Imperial Fantasies: The Dictator and Battleship

05/21/2012 4:03 PM |


It’s now been more than ten years since Sacha Baron Cohen, in the persona of Brüno Gehard, asked a thoroughly zonked-out fashionista whether he agreed with Austrian critics that “Osama bin Laden is like the best-dressed guy.” It is, in the great Ali G tradition, a joke with many butts—the fashion industry, UBL himself, folks who might assume the luminaries of high fashion talk like this amongst themselves, etc. In his latest film, The Dictator, which opened last week, Baron Cohen is still doing a full-immersion character, and he’s still rolling out the bin Laden jokes (the terrorist mastermind didn’t actually die in Abbottabad, and he’s a terrible houseguest!). But the British comic is no longer asking unwitting people any questions, and The Dictator, directed by Borat and Brüno’s Larry Charles, feels directionless from the beginning.

North African despot Admiral General Aladeen is part Hussein, part Qaddafi, and part Kim (the film kicks off with a dedication to that notorious movie buff), all of them, of course, now dearly departed. Unlike, Borat, and Brüno, Aladeen is also from a fictional country, Wadiya, a nation with untapped oil reserves and a budding nuclear program. Early on in the film, Aladeen dispatches one of his top scientists (Aasif Mandvi) to the executioner after a disagreement about whether the top of a missile should be pointy or round.

It is as if Baron Cohen and Charles take aim at American foreign policy, and then decline to fire. Aladeen travels to New York to address the U.N., where his greedy brother (Ben Kingsley) manages to install a hayseed Aladeen double (also Baron Cohen) in his place. His beard shorn off by a mercenary U.S. black-ops agent (John C. Reilly), the real Aladeen is eventually taken in by vegan feminist Zoey (Anna Faris), the proprietor of a Brooklyn coop. (“Brooklyn” here mostly means rooftop gardens and Grizzly Bear, but we do glimpse the “Marcy Ave.—Little Wadiya” stop on the JMZ.) At the store, Aladeen ascends to “supreme grocer,” and realizes his love for Zoey as he delivers a shopper’s baby in the aisles—a scene that recalls both Freddy Got Fingered (an elastic umbilical) and Enter the Void (a couple shots from inside the vaginal canal). Soon thereafter Baron Cohen slams his own bare crotch into the window of a Midtown hotel in a bid to wrest back his high office.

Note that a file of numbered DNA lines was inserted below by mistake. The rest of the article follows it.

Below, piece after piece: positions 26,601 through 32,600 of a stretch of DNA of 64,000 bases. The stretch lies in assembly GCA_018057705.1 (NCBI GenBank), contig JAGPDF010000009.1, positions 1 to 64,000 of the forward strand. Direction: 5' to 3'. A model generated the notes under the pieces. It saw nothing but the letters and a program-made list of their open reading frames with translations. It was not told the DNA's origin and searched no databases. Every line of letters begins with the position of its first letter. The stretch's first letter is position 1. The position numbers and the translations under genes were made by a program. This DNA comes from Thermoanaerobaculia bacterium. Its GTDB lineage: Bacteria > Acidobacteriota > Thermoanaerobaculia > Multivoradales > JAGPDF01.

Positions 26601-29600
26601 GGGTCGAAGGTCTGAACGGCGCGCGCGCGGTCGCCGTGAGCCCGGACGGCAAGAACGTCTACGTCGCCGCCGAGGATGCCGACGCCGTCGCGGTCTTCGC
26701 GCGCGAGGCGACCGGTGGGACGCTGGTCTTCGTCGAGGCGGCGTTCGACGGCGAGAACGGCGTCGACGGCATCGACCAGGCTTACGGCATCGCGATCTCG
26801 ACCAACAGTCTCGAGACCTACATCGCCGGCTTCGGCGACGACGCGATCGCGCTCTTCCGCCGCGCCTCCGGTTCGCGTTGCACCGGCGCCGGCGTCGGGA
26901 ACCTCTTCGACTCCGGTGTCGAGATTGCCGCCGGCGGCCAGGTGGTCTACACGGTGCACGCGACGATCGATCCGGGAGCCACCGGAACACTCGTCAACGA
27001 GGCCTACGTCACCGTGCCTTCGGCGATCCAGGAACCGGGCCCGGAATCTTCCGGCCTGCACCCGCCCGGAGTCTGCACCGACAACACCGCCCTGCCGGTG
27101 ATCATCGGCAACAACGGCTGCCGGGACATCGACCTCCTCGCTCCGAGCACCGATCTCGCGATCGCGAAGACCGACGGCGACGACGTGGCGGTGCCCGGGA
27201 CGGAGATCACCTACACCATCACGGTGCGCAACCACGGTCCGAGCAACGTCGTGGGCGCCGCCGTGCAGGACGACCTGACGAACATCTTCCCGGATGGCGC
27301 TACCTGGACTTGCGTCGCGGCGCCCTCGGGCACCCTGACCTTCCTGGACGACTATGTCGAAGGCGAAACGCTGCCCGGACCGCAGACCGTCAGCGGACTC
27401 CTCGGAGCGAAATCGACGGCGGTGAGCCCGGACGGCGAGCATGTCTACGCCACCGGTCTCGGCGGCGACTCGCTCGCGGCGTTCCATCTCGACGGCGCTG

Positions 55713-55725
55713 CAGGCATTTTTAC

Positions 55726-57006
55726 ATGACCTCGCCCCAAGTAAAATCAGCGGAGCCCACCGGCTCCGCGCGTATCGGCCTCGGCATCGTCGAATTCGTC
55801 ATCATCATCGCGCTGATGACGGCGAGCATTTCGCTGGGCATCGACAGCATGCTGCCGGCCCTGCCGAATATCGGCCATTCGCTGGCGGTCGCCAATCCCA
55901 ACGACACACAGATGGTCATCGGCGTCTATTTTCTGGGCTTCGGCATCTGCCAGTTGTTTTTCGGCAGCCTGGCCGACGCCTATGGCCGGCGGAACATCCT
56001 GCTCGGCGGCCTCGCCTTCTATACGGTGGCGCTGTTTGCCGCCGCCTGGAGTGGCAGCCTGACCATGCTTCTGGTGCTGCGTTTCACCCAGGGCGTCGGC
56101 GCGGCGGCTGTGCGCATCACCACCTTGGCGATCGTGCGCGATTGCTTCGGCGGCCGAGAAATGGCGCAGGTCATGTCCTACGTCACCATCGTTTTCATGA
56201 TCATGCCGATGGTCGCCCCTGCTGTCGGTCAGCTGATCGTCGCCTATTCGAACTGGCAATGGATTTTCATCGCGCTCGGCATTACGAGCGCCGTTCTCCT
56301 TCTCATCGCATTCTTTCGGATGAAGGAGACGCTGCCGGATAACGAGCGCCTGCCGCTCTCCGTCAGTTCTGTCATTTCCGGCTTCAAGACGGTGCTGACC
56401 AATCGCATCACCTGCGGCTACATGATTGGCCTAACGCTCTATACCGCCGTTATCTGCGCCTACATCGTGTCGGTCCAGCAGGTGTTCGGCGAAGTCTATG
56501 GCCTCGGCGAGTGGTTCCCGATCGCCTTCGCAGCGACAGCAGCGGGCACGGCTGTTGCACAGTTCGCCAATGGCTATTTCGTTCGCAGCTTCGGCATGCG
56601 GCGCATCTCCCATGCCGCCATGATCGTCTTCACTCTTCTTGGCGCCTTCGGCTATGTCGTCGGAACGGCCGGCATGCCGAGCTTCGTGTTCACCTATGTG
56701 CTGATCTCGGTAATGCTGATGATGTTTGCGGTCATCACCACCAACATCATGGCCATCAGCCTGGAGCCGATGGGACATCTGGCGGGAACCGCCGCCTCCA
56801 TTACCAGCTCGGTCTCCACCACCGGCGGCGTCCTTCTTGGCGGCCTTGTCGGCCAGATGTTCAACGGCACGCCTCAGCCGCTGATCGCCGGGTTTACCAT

There is a late-game speech that equates latter-day American democracy to a thoroughly repressive regime, but the sheer extremity of the radical feminist—torturer despot culture clash has long since rendered this film politically toothless. You suspect that by making Aladeen and Zoey fall in love, Baron Cohen and Charles are trying to back up their protagonist’s assertions that perhaps America is not so different from the dictatorships she makes such a show of opposing, but the movie delights too much in going off-topic for the against-all-odds romance to function as anything but a plot contrivance. All The Dictator’s most pointed jokes are about an ongoing exchange between Hollywood celebrities and tyrannical world leaders (jewels buy Aladeen a night with Megan Fox; a Chinese power player claims Tommy Lee Jones let him “roll it” in his fingers). Meanwhile, Aladeen grows more Dr. Evil—like with every passing minute, a snowballing stereotype headed nowhere in particular.